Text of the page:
Simmons and Medlen could soon see more significant roles
There is obviously not a Braves fan who wanted to endure the agony that has grown during the current eight-game losing streak. But those of you who were hoping to see more of Andrelton Simmons and Kris Medlen might appreciate the consequences.
The Braves have not decided it is definitely time for Simmons to begin his reign as Atlanta’s starting shortstop. But there been a firm decision made to switch Medlen from reliever to starter.
Medlen has been optioned to Triple-A Gwinnett to make two or three starts in preparation to join Atlanta’s rotation. With the bench weakened by injuries, the Braves have recalled outfielder Jose Constanza to fill the vacated roster spot for at least a few days. Constanza will play left on Tuesday night and bat ninth, like he often did when he was a catalyst last August.
While Medlen’s absence could temporarily weaken the bullpen, the Braves are banking on him returning in a couple of weeks to provide the dependability that has not been present when Mike Minor and Randall Delgado have started recently. <p>
Medlen has struggled out of the pen recently, posting a 5.65 ERA and allowing opponents to hit .281 against him in his past 14 1/3 innings (12 appearances). <p>
Having the opportunity to work on a regular schedule and know that he will do more than work more than two innings every so often could benefit Medlen, who posted a 3.86 ERA while the Braves went 13-1 in his starts during the 2010 season. <p>
When Medlen is ready for Atlanta’s rotation, the Braves would have to decide who to remove. Mike Minor and Delgado currently stand as the top candidates. <p>
Now for the potential Simmons decision.
Atlanta’s shortstop Tyler Pastornicky is not the reason the Braves have totaled 20 runs and posted a 5.66 ERA during this eight game skid. His most costly error during this span was a behind-the-back flip that would have been celebrated had Dan Uggla held on to the baseball on Sunday night. But Pastornicky might be victimized by this skid simply because his limited range and hands have been a concern since the start of the season.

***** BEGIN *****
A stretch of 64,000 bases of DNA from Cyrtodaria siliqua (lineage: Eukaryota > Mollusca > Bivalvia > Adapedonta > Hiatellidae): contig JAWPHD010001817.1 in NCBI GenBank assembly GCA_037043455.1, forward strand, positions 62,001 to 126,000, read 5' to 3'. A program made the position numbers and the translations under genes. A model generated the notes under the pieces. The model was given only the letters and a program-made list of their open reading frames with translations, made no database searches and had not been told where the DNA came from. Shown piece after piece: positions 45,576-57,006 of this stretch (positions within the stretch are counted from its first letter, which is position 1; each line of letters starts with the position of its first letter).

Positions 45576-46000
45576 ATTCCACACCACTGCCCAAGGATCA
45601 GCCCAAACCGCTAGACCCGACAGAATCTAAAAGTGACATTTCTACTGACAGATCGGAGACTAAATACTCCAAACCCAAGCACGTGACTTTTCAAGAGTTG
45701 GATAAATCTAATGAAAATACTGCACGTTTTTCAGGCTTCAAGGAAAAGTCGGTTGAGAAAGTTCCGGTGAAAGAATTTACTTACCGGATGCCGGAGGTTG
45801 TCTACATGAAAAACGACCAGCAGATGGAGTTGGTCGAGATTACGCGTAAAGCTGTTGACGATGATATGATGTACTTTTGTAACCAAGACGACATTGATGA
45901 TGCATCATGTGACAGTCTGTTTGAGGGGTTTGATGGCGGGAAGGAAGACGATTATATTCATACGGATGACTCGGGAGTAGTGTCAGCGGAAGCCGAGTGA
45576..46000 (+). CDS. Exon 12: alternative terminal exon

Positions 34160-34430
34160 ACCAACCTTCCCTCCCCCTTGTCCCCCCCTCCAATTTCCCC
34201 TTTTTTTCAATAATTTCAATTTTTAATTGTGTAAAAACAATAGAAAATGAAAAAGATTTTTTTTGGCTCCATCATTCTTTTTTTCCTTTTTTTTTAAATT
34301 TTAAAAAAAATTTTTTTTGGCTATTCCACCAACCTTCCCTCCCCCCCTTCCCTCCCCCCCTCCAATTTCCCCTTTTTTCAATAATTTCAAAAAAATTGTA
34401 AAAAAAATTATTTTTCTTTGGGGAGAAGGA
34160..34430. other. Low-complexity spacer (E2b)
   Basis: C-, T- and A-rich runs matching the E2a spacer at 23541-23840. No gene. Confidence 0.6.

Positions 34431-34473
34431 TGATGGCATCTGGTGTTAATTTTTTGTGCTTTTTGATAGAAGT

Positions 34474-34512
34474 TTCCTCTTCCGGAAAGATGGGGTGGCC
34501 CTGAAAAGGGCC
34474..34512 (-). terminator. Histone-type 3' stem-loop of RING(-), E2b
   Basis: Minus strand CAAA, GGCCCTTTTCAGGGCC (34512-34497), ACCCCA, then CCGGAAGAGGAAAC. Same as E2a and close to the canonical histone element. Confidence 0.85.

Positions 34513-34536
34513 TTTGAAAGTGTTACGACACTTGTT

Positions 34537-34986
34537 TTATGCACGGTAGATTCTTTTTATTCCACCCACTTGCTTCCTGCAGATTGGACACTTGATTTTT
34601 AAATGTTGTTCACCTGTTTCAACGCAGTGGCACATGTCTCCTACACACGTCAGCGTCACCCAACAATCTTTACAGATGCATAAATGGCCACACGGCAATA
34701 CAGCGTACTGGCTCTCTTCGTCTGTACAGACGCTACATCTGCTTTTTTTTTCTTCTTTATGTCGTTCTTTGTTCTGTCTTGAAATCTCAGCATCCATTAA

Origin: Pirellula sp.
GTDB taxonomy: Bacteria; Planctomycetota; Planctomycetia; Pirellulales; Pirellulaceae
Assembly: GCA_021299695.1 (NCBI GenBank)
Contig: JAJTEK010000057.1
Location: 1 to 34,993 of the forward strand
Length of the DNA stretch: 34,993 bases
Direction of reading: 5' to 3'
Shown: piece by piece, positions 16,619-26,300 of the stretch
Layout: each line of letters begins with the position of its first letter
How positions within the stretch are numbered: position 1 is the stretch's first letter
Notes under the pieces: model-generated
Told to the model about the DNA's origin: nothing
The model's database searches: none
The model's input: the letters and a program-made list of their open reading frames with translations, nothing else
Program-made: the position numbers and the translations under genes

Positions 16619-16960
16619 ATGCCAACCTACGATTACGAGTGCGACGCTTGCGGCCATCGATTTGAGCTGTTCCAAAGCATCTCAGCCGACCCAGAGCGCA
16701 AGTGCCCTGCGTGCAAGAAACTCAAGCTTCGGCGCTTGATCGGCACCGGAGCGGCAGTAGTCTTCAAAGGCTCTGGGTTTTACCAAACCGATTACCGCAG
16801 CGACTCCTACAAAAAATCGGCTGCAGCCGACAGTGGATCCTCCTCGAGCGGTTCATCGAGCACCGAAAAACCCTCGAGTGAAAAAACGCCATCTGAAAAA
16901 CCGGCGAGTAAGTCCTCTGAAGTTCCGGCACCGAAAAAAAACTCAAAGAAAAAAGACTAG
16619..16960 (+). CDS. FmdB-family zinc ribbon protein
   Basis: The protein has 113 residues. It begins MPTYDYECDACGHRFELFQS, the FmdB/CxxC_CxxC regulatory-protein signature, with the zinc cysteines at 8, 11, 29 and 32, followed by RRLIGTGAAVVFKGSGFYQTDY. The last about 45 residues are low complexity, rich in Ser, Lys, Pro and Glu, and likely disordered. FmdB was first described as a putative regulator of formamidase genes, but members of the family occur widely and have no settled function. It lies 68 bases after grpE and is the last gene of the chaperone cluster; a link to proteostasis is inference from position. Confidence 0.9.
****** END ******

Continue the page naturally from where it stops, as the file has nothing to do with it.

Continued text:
In fact, Pastornicky’s defensive limitations have been a concern since Simmons came to Spring Training and showed why many scouts had labeled him the best defensive shortstop at the Minor League level last year.
Some members of the Braves organization lobbied for Simmons make the jump from the Class A level to begin this year as Atlanta’s starting shortstop. But it was decided that he needed some more time at the Minor League level to strengthen his once-questioned offensive skills.
Carrying the momentum generated when he won the Carolina League batting title last year, Simmons has batted .299 with three home runs and an .811 OPS in 167 at-bats with Double-A Mississippi. The exciting 22-year-old shortstop has seemingly passed the test.
Like Brian McCann and Jeff Francoeur provided sparks when they made successful jumps to Atlanta from the Double-A level in 2005, Simmons could do the same. At that same time, he will significantly improve the club’s defense.
Jurrjens impresses: When Jair Jurrjens allowed three runs and totaled 15 innings in the first two starts he made after being demoted to Gwinnett, the Braves were not overly impressed because he primarily used his secondary pitches. They sent him to the Minors to command and gain some life on a fastball that had been flat since his right knee began bothering him late in the 2010 season.
After enduring two consecutive ugly outings, Jurrjens did nothing but impress while limiting Rochester to three hits over eight scoreless innings on Sunday. According to one National League scout, his fastball rested around 91 mph and touched 93. At the same time, the former All-Star had no trouble commanding both his slider and changeup.
Many members of the Braves organization were buzzing yesterday about Jurrjens’ outing. It stands as one of the few reasons they have had to get excited over the past week.